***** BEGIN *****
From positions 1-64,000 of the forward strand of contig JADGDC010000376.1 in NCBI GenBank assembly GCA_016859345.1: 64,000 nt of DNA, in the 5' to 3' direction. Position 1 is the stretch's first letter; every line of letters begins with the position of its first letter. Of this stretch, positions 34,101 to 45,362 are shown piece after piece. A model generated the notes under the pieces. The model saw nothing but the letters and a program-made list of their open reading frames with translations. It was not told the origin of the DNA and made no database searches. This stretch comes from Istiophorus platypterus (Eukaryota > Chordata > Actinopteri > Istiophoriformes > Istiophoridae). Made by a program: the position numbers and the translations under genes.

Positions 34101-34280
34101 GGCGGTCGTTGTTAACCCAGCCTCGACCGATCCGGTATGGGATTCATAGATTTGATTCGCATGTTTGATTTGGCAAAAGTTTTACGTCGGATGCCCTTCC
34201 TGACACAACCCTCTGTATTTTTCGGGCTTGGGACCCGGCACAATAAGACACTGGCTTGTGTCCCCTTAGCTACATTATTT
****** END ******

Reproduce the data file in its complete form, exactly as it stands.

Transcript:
From positions 1-64,000 of the forward strand of contig JADGDC010000376.1 in NCBI GenBank assembly GCA_016859345.1: 64,000 nt of DNA, in the 5' to 3' direction. Position 1 is the stretch's first letter; every line of letters begins with the position of its first letter. Of this stretch, positions 34,101 to 45,362 are shown piece after piece. A model generated the notes under the pieces. The model saw nothing but the letters and a program-made list of their open reading frames with translations. It was not told the origin of the DNA and made no database searches. This stretch comes from Istiophorus platypterus (Eukaryota > Chordata > Actinopteri > Istiophoriformes > Istiophoridae). Made by a program: the position numbers and the translations under genes.

Positions 34101-34280
34101 GGCGGTCGTTGTTAACCCAGCCTCGACCGATCCGGTATGGGATTCATAGATTTGATTCGCATGTTTGATTTGGCAAAAGTTTTACGTCGGATGCCCTTCC
34201 TGACACAACCCTCTGTATTTTTCGGGCTTGGGACCCGGCACAATAAGACACTGGCTTGTGTCCCCTTAGCTACATTATTT